We all love free offers. But we always have to remember two popular adages: If it sounds too good to be true, it is likely neither good nor true. Nothing is really free.
When a business offers something for “free”, what are they really offering? They want you to do business with them—to get you in the door. Maybe it’s really free, or it’s a sale, or a discount. But there generally is some motive.
There are some occasions that for personal reasons, something will be given for free. One could leave an inheritance when they die. One could make a gift to help a person or group or charitable purpose. But in these events, one would never have to pay money or give something in order to receive the gift or bequest.
We are all inundated with offers by mail, telephone, e-mail, and other types of contact. Every time we receive such a contact, we must be on alert. Why is the contact being made? Are we being asked to do something, or give some information? Sometimes, as with e-mail and Internet contacts, we will be asked to do something as seemingly innocuous as clicking on a hyperlink. That itself gives the contactor an open door to our private information, and maybe much worse. Often the sender looks like somebody you know, but it often is not.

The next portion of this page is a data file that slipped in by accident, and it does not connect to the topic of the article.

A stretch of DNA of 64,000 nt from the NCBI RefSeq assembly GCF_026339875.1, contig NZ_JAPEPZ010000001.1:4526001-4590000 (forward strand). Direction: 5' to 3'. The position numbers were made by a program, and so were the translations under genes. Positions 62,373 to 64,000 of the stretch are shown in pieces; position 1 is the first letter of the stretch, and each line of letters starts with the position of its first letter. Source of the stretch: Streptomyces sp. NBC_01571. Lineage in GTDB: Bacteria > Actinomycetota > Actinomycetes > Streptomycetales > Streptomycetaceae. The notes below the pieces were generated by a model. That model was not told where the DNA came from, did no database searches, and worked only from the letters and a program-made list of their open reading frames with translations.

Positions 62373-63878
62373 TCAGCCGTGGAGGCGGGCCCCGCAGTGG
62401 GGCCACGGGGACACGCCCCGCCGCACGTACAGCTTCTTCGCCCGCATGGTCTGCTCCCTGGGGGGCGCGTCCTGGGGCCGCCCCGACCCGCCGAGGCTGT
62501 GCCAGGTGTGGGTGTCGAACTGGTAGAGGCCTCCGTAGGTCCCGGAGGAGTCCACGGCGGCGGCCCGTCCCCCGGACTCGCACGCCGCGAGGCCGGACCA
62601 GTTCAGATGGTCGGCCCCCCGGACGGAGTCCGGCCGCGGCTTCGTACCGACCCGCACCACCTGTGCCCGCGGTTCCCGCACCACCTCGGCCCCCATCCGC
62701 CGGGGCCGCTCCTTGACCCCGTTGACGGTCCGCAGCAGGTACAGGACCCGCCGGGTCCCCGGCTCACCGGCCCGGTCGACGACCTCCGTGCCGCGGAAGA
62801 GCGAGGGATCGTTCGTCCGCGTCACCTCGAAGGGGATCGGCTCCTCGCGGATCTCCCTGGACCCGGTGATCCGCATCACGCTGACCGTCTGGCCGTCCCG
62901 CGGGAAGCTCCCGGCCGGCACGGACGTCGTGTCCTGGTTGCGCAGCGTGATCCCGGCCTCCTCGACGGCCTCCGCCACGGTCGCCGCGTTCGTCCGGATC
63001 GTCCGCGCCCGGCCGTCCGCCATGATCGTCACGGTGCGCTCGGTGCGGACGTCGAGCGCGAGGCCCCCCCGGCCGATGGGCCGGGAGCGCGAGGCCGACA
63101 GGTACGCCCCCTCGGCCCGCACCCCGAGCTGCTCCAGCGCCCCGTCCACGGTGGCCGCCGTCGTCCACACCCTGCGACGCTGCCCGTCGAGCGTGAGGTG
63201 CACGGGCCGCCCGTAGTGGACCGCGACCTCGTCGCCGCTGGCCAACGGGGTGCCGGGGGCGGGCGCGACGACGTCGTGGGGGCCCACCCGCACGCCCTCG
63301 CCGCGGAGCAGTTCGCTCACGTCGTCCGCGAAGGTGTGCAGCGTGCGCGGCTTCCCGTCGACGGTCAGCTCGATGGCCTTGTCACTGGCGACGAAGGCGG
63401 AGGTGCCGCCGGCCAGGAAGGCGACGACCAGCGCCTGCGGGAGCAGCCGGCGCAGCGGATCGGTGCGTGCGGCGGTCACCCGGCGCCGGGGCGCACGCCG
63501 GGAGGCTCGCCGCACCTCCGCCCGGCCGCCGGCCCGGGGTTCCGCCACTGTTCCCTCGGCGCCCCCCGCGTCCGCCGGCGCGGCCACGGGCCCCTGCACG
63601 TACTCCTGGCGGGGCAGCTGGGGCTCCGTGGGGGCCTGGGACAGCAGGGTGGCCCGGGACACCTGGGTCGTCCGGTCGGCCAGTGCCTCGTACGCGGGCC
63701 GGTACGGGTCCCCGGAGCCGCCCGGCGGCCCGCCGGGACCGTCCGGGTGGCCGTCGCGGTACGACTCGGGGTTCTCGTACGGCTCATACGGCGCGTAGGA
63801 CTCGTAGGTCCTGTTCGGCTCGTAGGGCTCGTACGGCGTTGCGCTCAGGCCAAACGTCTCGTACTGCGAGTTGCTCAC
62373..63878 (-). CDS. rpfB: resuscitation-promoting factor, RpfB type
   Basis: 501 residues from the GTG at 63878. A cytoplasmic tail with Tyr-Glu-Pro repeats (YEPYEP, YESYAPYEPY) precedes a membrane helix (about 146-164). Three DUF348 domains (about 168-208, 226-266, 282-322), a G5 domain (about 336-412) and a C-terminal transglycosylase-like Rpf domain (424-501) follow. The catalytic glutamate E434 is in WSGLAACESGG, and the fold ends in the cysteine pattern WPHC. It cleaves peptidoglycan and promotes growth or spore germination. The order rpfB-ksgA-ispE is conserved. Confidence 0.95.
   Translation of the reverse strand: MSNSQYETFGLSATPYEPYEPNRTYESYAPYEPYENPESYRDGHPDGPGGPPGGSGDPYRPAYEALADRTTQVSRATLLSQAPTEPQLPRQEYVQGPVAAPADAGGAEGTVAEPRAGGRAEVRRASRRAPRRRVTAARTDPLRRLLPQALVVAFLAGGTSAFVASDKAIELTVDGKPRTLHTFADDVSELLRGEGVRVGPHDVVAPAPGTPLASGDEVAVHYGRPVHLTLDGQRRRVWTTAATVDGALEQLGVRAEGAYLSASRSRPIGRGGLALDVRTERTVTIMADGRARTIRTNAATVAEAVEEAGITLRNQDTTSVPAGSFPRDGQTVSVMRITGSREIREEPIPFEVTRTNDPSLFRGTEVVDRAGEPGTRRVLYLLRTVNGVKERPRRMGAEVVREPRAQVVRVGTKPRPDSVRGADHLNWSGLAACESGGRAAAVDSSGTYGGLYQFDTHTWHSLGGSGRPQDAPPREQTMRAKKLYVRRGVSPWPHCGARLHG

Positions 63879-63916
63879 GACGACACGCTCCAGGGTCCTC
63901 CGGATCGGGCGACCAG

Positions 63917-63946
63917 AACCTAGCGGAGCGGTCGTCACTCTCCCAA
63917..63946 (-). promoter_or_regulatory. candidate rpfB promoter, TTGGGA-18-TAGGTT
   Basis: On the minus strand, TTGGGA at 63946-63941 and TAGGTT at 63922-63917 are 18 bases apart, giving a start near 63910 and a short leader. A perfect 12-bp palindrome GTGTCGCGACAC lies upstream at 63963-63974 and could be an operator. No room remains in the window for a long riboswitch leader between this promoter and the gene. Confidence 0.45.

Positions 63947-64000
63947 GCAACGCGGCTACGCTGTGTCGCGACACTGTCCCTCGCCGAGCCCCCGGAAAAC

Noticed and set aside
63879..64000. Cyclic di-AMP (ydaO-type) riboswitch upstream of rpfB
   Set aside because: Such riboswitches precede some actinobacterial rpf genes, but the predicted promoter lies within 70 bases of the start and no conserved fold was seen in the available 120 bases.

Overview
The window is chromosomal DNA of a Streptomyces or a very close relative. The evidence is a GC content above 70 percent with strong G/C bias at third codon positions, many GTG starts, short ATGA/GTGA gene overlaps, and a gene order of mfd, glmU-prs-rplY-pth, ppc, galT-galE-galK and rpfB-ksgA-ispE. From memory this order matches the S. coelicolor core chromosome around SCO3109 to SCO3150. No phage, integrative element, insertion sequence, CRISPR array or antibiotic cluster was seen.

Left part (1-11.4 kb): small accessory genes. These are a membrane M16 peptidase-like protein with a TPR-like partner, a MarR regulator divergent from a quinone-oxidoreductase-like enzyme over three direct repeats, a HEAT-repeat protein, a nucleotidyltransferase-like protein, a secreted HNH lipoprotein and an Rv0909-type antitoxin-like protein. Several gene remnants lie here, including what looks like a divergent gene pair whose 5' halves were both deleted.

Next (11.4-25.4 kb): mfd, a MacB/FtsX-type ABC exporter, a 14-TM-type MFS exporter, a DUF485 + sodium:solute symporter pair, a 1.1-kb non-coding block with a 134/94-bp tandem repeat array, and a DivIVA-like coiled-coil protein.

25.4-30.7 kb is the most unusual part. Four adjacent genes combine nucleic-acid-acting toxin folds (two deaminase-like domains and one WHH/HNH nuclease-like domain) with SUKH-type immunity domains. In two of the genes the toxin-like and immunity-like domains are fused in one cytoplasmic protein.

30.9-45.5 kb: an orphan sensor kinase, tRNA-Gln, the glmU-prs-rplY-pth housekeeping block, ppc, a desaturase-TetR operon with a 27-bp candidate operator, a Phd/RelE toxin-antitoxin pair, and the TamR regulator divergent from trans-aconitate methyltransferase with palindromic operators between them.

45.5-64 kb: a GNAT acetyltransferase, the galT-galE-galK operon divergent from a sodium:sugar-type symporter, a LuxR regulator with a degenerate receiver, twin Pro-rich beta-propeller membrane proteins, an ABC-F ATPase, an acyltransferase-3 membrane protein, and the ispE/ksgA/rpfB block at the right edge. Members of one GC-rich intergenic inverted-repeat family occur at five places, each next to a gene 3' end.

Many of these false offers require recipients to send rather large amounts of money to recipients, in the U.S. or elsewhere. You may think it is ludicrous to think that one could be duped into doing so.
But I can assure you that I have seen many examples of intelligent, educated people doing just that, and sometimes doing it over and over again, each time expecting a better and different result. But in the end, these people have been duped, and nothing is coming.
Whenever you receive an offer, please safeguard your private information. Re-member, if it seems to be too good to be true, it is likely neither good nor true. Nothing is free. Hang up. Do not reply to the mail or e-mail. Do not click or open an attachment via e-mail unless you are absolutely certain it was really sent by somebody you know.
Attorney Michael A. Pyle, of Pyle, Dellinger & Duz, PLLC. 1655 North Clyde Morris Blvd., Ste. 1, Daytona Beach. Phone: 386.615.9007. E-mail: mikep@pylelegal. com or website: www.pylelegal.com